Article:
The pricing requires further explanation. For the 17 sites, they were connected by Virtual Private Network, or VPN. When all the phones in the organization are part of one big UC installation, VPN/DSL connected sites only work for very small offices with 2–4 users. All the rest have to be connected with a Private Network, the most common these days being MPLS. Unfortunately, the new Internet and MPLS WAN for this customer ended up costing more than the existing Internet VPN connections. This is not good for ROI.
There are multiple benefits to the MPLS WAN, though. One of the biggest ones is that it can replace almost all of the voice T1’s and analog trunk lines at every site with a SIP trunk. All the existing local phone numbers are ported over to the SIP trunk, and all inbound and outbound calls go over this data link. This is where the real cost savings come into play.
As a side note, just like MPLS (MultiProtocol Label Switching), knowing what SIP (Session Initiation Protocal) stands for doesn’t really help at all.
So, the customer could extend the lease on their PBX’s, and continue to pay $26k per month, or they could get an entire new data network and a new phone system, fully installed, and pay $20k per month. That’s pretty much a no-brainer from a cost savings standpoint.
But it gets even better! The finance guy is now ready to listen because we have demonstrated how the new project will save real money on a monthly basis. Remember the soft dollar cost ROI discussion above? This now comes into play.
With a new phone system, there are multiple benefits that can potentially improve productivity:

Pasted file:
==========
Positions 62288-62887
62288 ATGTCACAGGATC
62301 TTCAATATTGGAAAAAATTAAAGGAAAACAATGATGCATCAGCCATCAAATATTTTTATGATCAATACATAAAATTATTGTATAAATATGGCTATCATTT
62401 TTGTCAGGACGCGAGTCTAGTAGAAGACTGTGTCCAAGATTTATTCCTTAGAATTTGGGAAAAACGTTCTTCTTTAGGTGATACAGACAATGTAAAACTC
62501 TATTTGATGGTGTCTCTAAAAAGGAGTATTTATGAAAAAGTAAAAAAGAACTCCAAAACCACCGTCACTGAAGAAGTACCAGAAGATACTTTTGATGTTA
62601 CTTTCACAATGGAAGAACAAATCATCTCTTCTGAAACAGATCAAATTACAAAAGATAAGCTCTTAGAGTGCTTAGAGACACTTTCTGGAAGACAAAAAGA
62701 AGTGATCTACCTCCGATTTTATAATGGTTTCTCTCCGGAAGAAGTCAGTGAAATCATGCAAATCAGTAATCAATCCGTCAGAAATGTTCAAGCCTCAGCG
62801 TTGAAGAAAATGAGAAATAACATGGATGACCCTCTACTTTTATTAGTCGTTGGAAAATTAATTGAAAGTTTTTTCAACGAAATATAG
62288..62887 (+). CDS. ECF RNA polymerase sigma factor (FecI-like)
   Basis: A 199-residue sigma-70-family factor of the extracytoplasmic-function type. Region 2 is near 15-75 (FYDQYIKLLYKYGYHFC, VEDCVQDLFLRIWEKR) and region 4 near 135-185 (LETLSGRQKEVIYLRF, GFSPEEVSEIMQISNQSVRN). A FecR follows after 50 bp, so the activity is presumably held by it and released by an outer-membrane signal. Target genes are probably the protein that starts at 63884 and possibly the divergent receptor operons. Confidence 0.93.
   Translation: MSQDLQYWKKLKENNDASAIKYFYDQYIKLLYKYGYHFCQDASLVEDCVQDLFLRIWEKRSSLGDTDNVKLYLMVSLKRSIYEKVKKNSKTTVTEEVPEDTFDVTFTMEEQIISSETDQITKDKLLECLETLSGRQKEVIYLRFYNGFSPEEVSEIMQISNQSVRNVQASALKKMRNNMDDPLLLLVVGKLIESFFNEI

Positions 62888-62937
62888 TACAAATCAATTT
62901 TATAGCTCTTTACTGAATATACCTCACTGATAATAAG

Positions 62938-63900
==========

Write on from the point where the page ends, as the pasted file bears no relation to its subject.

- Inbound Automatic Call Distribution (ACD) for better customer service.
- Four digit dialing from any phone at any site to any other site. No more calling the main number for the other site, chatting with the person who happened to pick up the phone, then a few minutes later talking to whoever you intended to call. Just pick up the phone and call them!
- Presence and chat integration into the workstation. See when anyone else is on the phone or not, and run an internal, secure chat server that lets you have a conversation with a co-worker while they are one the phone.
- Centralized management of all the phone systems from a web browser. That means no more contracts with local phone companies in every town. A new employee can have a phone ready and working for them within hours of starting.
These are just some of the soft dollar cost ROI benefits from a Unified Communications system. There are others that I will list out in detail in another post.
With the combination of monthly cost savings, soft dollar cost benefits, and the upgrade of the entire network, the decision was made to proceed with the project. It turned out well, and the benefits of the increased productivity and cost savings were actually realized.
What I have found through many processes like these is the necessity of finding out what the organization is spending too much money on. The line in the spreadsheet for conferencing is there because some organizations spend a large amount of money on conference calling services every month. In many cases those conference calls can be managed internally for a lower cost.
Same thing with Project Office voice. Some organizations set up 2–4 month project offices at remote sites. It is expensive to arrange and deliver voice and data service to these sites; so the alternative of dropping in a voice gateway, switch, and phones, and having the system run off the main site system is very appealing.
The ROI of Unified Communications systems is very real. What is needed in many cases to make the project move forward is the actual information on what the organization currently spends, and the ability to show real numbers on both hard and soft dollar cost savings.
Author: Rolf Versluis
Adcap Network Systems — Atlanta and Miami
Great Local Engineers Creating Systems that Work!
Posted at Adcap Tech Tips